Category: Rare Genetic and Metabolic Diseases
Objective: To report a novel variant of XK without the characteristic RBC phenotype
Background: XK disease (previously called McLeod Syndrome) is a rare X-linked disorder which presents with multisystemic manifestations. Patients who have the RBC McLeod phenotype but show minimal or no neurological features have been identified. We report the neurological presentation of a man with a novel missense variant of XK yet lacks the characteristic RBC phenotype.
Method: Case report
Results: A 67-year-old man presented with 11-year history of gradually progressive chorea. Cognitive screening showed impairment in working memory and executive function. The rest of the neurologic exam, including reflexes, was normal. At 70, chorea had generalized, even while on deutetrabenazine 24mg b.i.d. and aripiprazole 7.5mg q.d. At 73, MoCA was 8/30 with prominent frontal executive dysfunction, difficulty with visuospatial and memory domains. Throughout his disease course, he did not report any cardiac, autonomic, sensory, sleep or epileptic symptoms. Liver enzymes, serum copper, ceruloplasmin, iron, creatine kinase were normal. Serum ferritin was mildly elevated (832 ng/ml; Ref: 30-566). No acanthocytes were seen. ECG, echocardiography, EMG, and abdominal CT were unremarkable. Cranial MRI showed symmetric prominent hypointensity of the corpus striatum, substantia nigra and dentate nuclei with sparing of the thalami, most evident on the susceptibility weighted images [Figs 1-3]. Head CT did not show abnormal calcium deposition. Kell blood group system serologic typing of the RBCs revealed a K+k+, Kp(a-b+), Jsb+, Kx+ phenotype comparable to controls, not consistent with the McLeod phenotype. However, sequencing of the XK gene detected a novel missense c.121T>G change in exon 1 encoding a p.Leu41Val amino acid change predicted to be located in the 2nd transmembrane spanning region of the XK protein. Repeat expansion testing for the following genes was normal: HTT CAG (19/21 repeats), JPH3 (14/15), TBP (37/38), C9orf72 (2/2). No significant variants were found in: AP4M1, ATP13A2, C9orf12, COASY, CP, CRAT, DCAF17, FA2H, FTL, FUCA1, GJA1, GTPBP2, KIF1A, PANK2, PLA2G6, REPS1, SCP2, SLC25A42, SQSTM1, VPS13A, WDR45.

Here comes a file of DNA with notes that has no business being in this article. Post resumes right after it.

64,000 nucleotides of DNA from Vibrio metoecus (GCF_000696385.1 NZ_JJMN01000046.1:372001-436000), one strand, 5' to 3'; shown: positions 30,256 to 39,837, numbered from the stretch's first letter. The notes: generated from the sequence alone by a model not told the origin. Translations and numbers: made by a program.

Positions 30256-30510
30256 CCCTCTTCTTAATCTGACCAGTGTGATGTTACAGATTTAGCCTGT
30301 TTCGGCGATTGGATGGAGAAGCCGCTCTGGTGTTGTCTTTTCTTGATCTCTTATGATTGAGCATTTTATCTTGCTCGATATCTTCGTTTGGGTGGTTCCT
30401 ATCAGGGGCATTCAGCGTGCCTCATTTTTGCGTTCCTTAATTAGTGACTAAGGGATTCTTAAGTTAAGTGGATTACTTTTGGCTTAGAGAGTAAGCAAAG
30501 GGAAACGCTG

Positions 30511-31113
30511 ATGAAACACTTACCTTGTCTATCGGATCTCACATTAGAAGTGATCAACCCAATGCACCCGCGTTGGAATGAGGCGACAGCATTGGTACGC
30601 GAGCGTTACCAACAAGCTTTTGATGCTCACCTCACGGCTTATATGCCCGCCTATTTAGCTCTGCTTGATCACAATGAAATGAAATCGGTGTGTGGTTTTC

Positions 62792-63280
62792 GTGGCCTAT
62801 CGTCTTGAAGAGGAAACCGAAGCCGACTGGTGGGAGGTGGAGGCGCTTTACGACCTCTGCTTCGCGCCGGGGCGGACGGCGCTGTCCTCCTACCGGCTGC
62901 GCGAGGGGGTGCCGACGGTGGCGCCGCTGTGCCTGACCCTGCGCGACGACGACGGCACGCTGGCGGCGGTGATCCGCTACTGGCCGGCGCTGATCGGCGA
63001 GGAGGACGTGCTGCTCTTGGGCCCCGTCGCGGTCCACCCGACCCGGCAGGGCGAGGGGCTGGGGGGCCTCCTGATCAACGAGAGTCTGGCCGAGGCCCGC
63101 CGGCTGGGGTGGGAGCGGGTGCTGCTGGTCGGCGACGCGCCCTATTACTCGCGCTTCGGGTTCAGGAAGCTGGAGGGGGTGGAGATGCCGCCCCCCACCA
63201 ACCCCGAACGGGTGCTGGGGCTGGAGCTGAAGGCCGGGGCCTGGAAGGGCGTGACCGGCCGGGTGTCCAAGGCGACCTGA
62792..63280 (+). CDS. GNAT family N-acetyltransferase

Conclusion: If confirmed through whole genome sequencing (ongoing analysis), this apparently contradictory situation may lead to insights into XK function and membrane trafficking in different organ systems.
To cite this abstract in AMA style:J. Yu, R. Walker, A. Danek, C. Westhoff, S. Vege, I. Itin. Huntingtonism and bilateral basal ganglia hypointensity in a male with an XK variant but no McLeod red cell phenotype [abstract]. Mov Disord. 2023; 38 (suppl 1). https://www.mdsabstracts.org/abstract/huntingtonism-and-bilateral-basal-ganglia-hypointensity-in-a-male-with-an-xk-variant-but-no-mcleod-red-cell-phenotype/. Accessed September 25, 2023.
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MDS Abstracts - https://www.mdsabstracts.org/abstract/huntingtonism-and-bilateral-basal-ganglia-hypointensity-in-a-male-with-an-xk-variant-but-no-mcleod-red-cell-phenotype/